There is a joke people make about Rolling Stones guitarist Keith Richards, his level of drug and booze intake and the idea that perhaps one day his ashes will become the hottest designer drug out there. In a recent interview with New Music Express, Richards indicated that he had already looked into the potential of human ashes as a cocaine substitute. In speaking about his dead father, Richards told NME, “He was cremated, and I couldn’t resist grinding him up with a bit of blow. My dad wouldn’t have cared.” Richards’ spokesperson later claimed it was just a joke.

Let He Who Is Without Sin . . .

ABC News reported this week that a Pakistani tribal militant group called Jundullah that has conducted raids against Iranian military targets has been secretly advised by American officials since 2005. Jundullah has videotaped the executions of Iranian intelligence agents captured during their raids. The United States reportedly does not provide Jundullah with funding. However, according to sources for ABC News, Jundullah’s mission was a topic of discussion during a recent meeting between Vice President Dick Cheney and Pakistani President Pervez Musharraf.



Needs More Review

Councilman Corey Ellis assembles a task force to review Albany’s Citizens’ Police Review Board

“If they cannot believe a person who has ‘honorable’ in front of their first name, how can a regular person file a complaint against an officer and have the board rule in their favor?” That is what Common Councilman Corey Ellis (Ward 3) wanted to know after his experience with Albany’s Citizens’ Police Review Board. As a result of his experience and the stories he hears from his constituents about their disappointment with the board, Ellis recently decided to convene a task force to look at the CPRB, its six-year history and changes that could help improve the board’s functionality and the way it is perceived by the public.

Ellis charged that the officers who pulled him over during a traffic stop in November 2004 were motivated by the fact that he was a young African-American male driving a Lexus. But on March 14 of this year, the CPRB accepted a report by Albany Police Chief James Tuffey that attributed the incident to a breakdown of procedure. Ellis’ charge that one officer treated him poorly was labeled by the board as “unsustained.”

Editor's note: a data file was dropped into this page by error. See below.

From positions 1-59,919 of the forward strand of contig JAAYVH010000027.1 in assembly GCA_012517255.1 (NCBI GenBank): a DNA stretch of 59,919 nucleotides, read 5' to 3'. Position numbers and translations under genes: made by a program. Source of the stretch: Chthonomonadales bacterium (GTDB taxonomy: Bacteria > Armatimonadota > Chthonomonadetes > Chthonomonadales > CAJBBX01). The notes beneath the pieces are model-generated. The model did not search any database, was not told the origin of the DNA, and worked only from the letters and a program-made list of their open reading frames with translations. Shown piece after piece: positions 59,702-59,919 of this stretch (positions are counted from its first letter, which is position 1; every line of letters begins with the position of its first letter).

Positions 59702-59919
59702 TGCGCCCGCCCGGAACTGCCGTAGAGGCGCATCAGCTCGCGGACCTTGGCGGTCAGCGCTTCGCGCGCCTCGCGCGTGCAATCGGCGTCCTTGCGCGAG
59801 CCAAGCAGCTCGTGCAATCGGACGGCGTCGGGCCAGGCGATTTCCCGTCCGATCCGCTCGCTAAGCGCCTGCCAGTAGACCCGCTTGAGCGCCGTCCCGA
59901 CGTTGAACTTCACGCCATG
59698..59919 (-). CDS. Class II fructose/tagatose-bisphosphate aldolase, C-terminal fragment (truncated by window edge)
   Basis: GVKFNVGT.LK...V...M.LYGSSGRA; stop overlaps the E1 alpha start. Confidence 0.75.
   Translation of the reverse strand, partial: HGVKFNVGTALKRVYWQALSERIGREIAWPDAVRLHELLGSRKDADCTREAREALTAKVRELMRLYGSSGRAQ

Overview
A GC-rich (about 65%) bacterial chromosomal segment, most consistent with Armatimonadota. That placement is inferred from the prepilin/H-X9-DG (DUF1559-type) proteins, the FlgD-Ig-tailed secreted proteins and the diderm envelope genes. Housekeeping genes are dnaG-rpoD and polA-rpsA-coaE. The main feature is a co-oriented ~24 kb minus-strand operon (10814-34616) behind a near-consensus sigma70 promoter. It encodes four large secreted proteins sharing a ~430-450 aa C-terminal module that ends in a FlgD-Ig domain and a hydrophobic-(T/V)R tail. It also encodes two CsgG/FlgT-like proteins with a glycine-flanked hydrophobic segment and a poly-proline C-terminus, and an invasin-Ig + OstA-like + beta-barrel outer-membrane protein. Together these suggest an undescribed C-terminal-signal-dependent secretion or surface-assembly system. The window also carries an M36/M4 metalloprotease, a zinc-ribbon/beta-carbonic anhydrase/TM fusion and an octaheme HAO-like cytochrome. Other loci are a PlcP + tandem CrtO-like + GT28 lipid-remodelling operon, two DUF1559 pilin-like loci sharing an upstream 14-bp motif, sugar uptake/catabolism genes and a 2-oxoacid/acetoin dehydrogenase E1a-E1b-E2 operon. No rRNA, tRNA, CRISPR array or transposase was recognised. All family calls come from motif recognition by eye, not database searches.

“That ruling left me with a hole,” said Ellis, “but this is not about me, because I know the board’s rulings have left a lot people with holes. I hear about it all the time.”

In late March, Ellis began assembling community members he felt had experience with the CPRB and who would be able to understand its inner workings and eventually make recommendations to improve the board. “The task force is something that needed to be put together so I could ask other folks who have been there, ‘Is what I’ve been through normal?’ And, ‘Are the flaws in the board that I see—am I correct in seeing this?’ That’s why I put it together, so they could say, ‘Corey, you are off-base!’ or ‘You are on-base.’ ”

Ellis is still looking for more members for the task force, which currently includes Councilwoman Barbara Smith (Ward 4); Melanie Trimble, executive director of the Capital Region New York Civil Liberties Union; Alice Green, executive director of the Center for Law and Justice; Ron Quartimon, director of the Arbor Hill Community Center; and attorney Mark Mishler.

“The people I brought together for the task force are people who have been to the board numerous times, not just once,” said Ellis. “They are people who have continually heard case after case and heard the holes and flaws. They will work on recommendations that would allow the board to do a more diligent process of investigation.”

During a meeting on Tuesday (April 3), Mishler discussed a stipulation in CPRB code that would allow the mayor to ask the CPRB to call off an investigation if the city faces a lawsuit in connection to the investigation. Ellis brought up the possibility of giving officers who have cases brought before the CPRB numbers so that it would be possible to identify a pattern of misbehavior if certain officers were repeatedly involved in incidents brought before the board. Ellis noted that these are just areas to focus on and he hopes they will be fleshed out as the task force continues and adds to its membership.